The act of keeping a veterinary clinic stocked with the right amount of appropriate supplies is a significant task!  In addition to the medical specific items and equipment, clinics purchase and consume a lot of products that are common to other homes and offices.  For most of these items there are several options available for buyers to choose from, affording one the opportunity to select sustainable choices.

Environmentally and Socially Responsible Purchasing (ESRP): The purchase of products and services that minimize negative impacts on society and the environment when compared to other products and services that serve the same purpose.

It can feel intimidating, or overwhelming, to identify the most relevant and trustworthy third-party certifications or evaluate sustainability product claims.  Thankfully however, when it comes to non-medical supplies there are many available resources.  For example, the US Environmental Protection Agency has an Environmentally Preferable Purchasing Program (EPP) which ‘helps federal agencies procure greener products and services and harness federal purchasing power to green markets.’ Their work has five guiding principles:

  1. Environment + Price + Performance = EPP: Include environmental considerations as part of the normal purchasing process.
  2. Pollution Prevention: Emphasize pollution prevention as part of the purchasing process.
  3. Life Cycle Perspective/Multiple Attributes: Examine multiple environmental attributes throughout the product and service’s life cycle.
  4. Comparison of Environmental Impacts: Compare environmental impacts when selecting products and services.
  5. Environmental Performance Information: Collect accurate and meaningful environmental information about environmental performance of products and services.

Beware of Greenwashing

Greenwashing is the practice of presenting misleading information and advertising to portray environmental attributes or responsibility desired by consumers that may not accurately or fully portray product or company practice. It can be a barrier and frustration to those wishing to conduct ERSP. Greenwashing was identified as a practice as early as the 1960s and was first addressed in 1989 by state attorney generals as an issue the federal government needed to address1. This lead to the creation of the “Green Guide”, first published in 1992, then republished in 2012. Additionally, numerous NGOs, publish online guides to help expose this issue. Government regulation on this is still limited, and not well enforced2. No specific guidance or resource exists for veterinary medicine but, because greenwashing can happen with any product, company, or sector, we seek to raise awareness within our profession as green-marketing flourishes.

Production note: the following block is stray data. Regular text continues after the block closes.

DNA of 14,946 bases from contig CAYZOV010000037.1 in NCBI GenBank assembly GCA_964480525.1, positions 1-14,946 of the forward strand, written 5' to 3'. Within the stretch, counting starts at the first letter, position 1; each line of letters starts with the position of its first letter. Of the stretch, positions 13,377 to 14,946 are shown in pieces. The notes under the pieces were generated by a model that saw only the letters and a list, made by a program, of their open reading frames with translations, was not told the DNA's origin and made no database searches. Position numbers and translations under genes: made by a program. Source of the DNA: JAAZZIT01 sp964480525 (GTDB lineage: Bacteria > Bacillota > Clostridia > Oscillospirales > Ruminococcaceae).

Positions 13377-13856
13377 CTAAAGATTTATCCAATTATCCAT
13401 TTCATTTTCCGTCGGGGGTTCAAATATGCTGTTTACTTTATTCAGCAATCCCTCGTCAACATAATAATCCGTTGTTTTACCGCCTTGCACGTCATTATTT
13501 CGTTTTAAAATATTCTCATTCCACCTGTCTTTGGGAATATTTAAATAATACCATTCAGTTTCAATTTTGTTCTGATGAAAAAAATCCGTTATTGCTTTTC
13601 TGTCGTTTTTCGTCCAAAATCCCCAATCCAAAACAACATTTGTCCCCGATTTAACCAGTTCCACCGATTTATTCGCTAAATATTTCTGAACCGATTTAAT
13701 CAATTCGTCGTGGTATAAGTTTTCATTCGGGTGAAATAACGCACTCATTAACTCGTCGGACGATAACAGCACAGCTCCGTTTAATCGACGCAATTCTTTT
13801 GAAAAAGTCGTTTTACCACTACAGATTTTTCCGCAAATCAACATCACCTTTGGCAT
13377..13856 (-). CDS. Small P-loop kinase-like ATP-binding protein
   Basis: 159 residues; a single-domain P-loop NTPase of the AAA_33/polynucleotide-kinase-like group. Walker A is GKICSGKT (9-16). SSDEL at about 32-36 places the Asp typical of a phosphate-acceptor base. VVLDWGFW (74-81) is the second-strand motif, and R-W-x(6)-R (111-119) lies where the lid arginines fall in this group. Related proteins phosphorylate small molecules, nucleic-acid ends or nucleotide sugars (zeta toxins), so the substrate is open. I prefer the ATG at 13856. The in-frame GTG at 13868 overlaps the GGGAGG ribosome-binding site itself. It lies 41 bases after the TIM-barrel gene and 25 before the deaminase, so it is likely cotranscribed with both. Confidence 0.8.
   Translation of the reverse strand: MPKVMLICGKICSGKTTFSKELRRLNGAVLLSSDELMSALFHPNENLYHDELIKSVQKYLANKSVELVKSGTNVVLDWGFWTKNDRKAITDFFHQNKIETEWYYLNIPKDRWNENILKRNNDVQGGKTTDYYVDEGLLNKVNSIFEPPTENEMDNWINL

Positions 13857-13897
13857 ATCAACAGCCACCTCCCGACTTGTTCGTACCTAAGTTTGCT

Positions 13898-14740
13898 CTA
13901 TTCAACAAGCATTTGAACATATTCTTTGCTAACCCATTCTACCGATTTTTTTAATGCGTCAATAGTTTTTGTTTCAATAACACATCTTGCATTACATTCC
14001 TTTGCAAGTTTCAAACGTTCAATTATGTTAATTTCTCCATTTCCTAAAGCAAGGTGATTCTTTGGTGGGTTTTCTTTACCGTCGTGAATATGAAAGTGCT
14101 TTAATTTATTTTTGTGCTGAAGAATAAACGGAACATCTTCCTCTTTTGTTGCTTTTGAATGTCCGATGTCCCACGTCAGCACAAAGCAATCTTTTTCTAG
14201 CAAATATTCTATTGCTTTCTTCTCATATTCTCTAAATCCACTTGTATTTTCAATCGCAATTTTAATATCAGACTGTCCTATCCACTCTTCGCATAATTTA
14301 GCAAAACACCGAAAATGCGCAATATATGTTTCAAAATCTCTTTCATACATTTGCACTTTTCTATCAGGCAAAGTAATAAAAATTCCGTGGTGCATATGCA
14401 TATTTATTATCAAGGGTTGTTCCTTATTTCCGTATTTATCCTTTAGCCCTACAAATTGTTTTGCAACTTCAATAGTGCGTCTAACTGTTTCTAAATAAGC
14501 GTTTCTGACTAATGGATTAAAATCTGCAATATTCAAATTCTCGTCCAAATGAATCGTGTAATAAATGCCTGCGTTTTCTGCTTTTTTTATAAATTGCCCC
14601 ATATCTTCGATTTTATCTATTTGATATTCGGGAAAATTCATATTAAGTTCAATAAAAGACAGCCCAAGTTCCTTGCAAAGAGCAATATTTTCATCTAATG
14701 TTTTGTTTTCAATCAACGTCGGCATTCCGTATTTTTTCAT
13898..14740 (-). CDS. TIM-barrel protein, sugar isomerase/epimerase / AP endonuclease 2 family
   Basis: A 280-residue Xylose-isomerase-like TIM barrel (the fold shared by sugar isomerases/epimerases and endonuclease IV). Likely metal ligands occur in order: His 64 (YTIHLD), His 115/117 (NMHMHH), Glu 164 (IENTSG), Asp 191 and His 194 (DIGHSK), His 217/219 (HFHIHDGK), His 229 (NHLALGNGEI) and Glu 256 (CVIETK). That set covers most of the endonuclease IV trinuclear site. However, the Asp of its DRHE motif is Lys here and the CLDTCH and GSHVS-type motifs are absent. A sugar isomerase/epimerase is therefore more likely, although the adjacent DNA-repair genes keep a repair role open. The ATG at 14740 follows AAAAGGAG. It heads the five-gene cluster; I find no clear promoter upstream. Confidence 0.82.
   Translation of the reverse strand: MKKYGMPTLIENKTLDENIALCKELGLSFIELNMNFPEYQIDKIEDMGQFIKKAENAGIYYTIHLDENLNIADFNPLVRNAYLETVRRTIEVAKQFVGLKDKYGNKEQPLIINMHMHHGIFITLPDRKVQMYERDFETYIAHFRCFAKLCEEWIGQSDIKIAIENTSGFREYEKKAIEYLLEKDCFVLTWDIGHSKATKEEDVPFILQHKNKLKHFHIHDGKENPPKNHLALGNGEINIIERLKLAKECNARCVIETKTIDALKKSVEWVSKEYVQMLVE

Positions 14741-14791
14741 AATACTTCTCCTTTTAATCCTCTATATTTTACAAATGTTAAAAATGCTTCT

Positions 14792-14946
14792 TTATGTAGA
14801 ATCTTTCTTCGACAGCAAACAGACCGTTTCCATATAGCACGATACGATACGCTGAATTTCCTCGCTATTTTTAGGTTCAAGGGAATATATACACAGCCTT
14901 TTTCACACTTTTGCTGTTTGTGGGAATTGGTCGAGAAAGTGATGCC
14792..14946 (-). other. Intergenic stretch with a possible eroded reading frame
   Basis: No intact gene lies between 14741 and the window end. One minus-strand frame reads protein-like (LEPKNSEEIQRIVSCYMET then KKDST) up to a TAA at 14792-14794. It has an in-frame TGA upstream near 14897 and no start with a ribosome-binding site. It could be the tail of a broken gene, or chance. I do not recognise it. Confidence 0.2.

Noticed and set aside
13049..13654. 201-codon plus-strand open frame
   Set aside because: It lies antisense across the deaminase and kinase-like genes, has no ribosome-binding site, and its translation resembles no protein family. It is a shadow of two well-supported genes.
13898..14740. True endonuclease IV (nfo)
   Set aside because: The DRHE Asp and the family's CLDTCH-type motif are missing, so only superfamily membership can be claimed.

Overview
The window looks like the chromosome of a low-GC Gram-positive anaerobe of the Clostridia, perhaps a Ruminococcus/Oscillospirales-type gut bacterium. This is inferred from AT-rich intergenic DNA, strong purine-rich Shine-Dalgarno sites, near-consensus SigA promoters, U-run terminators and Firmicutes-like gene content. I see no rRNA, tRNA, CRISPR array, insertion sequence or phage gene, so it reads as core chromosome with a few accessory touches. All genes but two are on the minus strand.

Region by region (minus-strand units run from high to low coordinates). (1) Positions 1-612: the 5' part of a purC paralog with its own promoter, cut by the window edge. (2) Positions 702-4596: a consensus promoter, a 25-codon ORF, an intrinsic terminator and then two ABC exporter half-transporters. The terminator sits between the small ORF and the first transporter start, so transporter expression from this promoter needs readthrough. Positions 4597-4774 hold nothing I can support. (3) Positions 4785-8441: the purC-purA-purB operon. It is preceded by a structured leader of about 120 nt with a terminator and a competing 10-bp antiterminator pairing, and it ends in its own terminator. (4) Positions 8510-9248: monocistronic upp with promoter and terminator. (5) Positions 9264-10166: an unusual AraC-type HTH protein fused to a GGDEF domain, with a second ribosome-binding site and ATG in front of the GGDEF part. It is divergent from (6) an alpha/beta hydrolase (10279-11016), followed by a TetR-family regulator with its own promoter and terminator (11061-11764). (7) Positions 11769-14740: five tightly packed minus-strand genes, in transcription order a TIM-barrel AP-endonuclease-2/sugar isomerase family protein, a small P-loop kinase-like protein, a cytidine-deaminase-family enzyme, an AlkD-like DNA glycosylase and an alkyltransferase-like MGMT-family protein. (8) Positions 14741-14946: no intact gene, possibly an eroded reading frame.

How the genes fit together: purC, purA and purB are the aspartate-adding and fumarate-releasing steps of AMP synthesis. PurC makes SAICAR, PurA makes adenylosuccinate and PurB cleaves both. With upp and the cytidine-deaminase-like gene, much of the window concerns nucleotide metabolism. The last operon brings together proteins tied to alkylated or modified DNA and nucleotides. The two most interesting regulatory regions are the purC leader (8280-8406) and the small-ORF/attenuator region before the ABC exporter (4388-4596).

Path Forward for Veterinary Clinics

Procurement policies for businesses are becoming increasingly more common.  There are a number of human hospital, supply-chain specific resources, such as those through the Sustainability Roadmap for Hospitals, however we are not aware of similar resources for veterinary clinics.  The development of company specific guidelines provides an opportunity for employees to discuss their values, priorities and goals while helping to simplify the procurement process.  The objective of this section is to provide information that can be used to inform procurement choices that prioritize the safety and health of people, animals and the environment.


  1. Jones E. Rethinking greenwashing: Corporate discourse, unethical Practice, and the unmet potential of ethical consumerism. Sociological Perspectives 62(5), 728-754 (2019).
  2. Vieira, de F. N. S., Falcão, S. M. F., Bezerra, R. A. R. & Luz, S. G. R. da. Concepts and forms of greenwashing: a systematic review. Environ. Sci. Eur. 32, (2020).


SAVE Veterinary Procurement Guide Copyright © 2022 by Malea McGimsey; Caroline Kern-Allely; Tiera McAdam; Val Cortes; Colleen Duncan; and Maddi Funk. All Rights Reserved.

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